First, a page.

New simulation techniques could help steer unmanned aircraft
Joseph Scott of Clemson University has landed one of the nation’s premier awards for young researchers and will develop new mathematical techniques that could help steer unmanned aircraft.
Scott, an assistant professor of chemical engineering, has received $330,000 as part of the Air Force Office of Scientific Research Young Investigator Program.
The techniques could help autonomous aircraft calculate what trajectory to take to avoid danger without having to play it too safe. The Scott team believes the techniques could also be used for other applications, such as biochemical networks.
“It’s great,” Scott said of winning the award. “It’s very exciting to get support for doing highly theoretical research and to have the opportunity to help the Air Force with a real challenge.”
Scott and his team plan to develop new ways of quickly calculating how to deal with the myriad uncertainties that come from operating in a complex, unpredictable environment.
In flight, for example, wind speed and direction can constantly shift, which would cause problems for an unmanned aircraft trying to avoid an obstacle.
“You’re typically trying to take the shortest path possible, so you tend to cut the corners quite closely,” Scott said. “In reality, an aircraft isn’t going to fly exactly as any model suggests. It’s going to be buffeted by wind in various directions that can’t be predicted exactly, but we can predict the bounds within a reasonable range.
“The models we are developing would provide a tube that surrounds all of the possible trajectories, taking these disturbances into account. If I know that, then I can decide how far you need to back off of an obstacle so that a gust of wind can’t cause a collision.”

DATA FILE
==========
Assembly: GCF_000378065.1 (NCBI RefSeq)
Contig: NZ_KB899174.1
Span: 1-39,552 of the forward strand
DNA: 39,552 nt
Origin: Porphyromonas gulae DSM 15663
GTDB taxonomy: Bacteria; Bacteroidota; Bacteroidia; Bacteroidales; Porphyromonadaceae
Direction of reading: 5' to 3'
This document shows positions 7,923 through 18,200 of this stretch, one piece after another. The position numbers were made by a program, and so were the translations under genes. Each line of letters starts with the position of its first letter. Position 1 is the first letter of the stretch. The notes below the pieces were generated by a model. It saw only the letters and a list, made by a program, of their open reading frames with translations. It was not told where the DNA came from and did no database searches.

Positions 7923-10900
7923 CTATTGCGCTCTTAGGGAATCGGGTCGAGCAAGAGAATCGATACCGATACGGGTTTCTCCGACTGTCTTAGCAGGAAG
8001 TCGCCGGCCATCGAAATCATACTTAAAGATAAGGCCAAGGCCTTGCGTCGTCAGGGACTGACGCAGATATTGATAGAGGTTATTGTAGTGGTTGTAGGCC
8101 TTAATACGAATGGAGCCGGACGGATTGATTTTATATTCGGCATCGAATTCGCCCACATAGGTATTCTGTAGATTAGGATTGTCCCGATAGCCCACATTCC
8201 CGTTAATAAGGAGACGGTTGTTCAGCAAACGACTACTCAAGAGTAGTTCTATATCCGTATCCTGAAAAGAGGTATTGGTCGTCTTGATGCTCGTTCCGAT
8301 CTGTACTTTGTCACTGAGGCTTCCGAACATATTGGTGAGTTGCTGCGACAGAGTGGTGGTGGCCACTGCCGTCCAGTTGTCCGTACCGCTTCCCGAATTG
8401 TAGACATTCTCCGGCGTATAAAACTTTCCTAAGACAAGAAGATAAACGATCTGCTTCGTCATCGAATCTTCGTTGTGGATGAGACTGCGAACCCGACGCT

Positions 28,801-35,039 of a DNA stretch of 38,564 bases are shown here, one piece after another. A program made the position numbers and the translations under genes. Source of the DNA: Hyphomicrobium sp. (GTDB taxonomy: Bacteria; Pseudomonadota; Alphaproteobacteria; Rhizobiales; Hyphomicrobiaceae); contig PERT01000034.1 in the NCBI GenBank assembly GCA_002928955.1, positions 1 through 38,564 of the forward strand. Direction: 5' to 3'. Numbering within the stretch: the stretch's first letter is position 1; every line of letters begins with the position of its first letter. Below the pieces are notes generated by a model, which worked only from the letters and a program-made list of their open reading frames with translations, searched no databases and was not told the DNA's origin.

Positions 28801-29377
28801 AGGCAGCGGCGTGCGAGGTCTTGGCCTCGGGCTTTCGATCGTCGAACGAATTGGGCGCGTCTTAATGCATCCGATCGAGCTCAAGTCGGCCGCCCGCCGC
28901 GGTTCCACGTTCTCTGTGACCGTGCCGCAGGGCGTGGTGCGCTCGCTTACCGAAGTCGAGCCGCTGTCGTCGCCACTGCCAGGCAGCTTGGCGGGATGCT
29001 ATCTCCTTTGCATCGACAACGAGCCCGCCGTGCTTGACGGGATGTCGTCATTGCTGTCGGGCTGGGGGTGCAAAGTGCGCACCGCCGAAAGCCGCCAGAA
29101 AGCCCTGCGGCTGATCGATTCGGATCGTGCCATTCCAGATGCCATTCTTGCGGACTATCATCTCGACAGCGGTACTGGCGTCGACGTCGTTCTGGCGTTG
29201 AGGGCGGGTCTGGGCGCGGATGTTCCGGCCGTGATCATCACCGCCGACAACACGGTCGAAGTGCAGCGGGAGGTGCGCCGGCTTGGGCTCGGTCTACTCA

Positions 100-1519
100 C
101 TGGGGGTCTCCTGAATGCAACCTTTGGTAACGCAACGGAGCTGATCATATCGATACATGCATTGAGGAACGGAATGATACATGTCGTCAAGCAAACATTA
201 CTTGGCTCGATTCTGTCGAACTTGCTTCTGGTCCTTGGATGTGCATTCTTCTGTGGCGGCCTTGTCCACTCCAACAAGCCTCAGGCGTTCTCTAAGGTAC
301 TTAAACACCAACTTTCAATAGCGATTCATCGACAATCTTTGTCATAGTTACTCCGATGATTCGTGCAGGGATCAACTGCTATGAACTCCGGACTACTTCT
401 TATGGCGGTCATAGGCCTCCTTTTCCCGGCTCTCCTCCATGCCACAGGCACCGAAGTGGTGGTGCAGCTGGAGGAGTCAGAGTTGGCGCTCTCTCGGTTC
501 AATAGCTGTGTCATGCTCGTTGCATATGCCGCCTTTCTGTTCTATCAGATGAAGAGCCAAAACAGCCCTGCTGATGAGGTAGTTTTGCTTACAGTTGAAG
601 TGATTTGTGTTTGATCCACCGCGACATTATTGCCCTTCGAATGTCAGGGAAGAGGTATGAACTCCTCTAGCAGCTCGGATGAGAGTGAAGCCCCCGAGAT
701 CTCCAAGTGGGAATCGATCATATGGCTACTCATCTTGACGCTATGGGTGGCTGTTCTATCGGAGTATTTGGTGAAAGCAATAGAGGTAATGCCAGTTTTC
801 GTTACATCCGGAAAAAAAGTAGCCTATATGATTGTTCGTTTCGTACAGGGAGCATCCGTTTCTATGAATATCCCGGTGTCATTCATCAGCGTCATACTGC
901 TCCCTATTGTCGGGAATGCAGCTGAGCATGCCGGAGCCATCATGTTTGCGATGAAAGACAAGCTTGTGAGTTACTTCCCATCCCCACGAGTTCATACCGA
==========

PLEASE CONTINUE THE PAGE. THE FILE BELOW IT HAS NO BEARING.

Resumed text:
Douglas E. Hirt, chair of the Department Chemical and Biomolecular Engineering, congratulated Scott on the award.
“This is one of the highest awards that young researchers can win,” Hirt said. “It affirms that Dr. Scott shows exceptional promise and ability in doing research. The award is highly deserved, and we’re please that he is at Clemson.”
Scott said that he hopes the techniques he and his team are developing would replace current methods that are too slow, expensive, or conservative to be of practical use.
The team is working to cheaply produce a mathematical “enclosure” of tens of thousands of trajectories that would result from different scenarios. It would remove the need to calculate all of those trajectories, he said.
“Our methods for doing this typically take around a hundredth of a second,” Scott said. “In that time you could simulate about 100 scenarios, which is not nearly enough in many cases.
“If I’m flying along a trajectory, the wind a second after I start is different than two seconds after I start, which is different at three seconds. I’ve got uncertainty at every point in time along that trajectory. You can come up with endless combinations. When you have uncertainties that can take so many different values, the number of possibilities you have to check grows exponentially.”
Scott joined Clemson in August 2013 after receiving master’s and Ph.D. degrees from the Massachusetts Institute of Technology.
He began developing the models for chemical engineering applications, but Scott expects the models will translate well to the Air Force’s flight needs.
“Computer models are very diverse, but if you take broad strokes, they fall into one of a few buckets based on what kind of equations you’re solving,” Scott said. “In this case, they are ordinary differential equations, and they model a huge variety of physical systems.
“You can write the flight dynamics of an airplane, and you can write the kinetics of a chemical reaction. It’s a very general class of model. Our techniques are useful for anything that has uncertainties in the model, which is pretty much all models.”
Anand Gramopadhye, dean of the College of Engineering and Science, said that Scott’s award is a testament to the creative approach he takes to his work.
“Congratulations to Dr. Scott,” Gramopadhye said. “It shows the high level of scholarship he brings to Clemson and underscores that he is among a growing cadre of top young researchers who are clustering at Clemson.”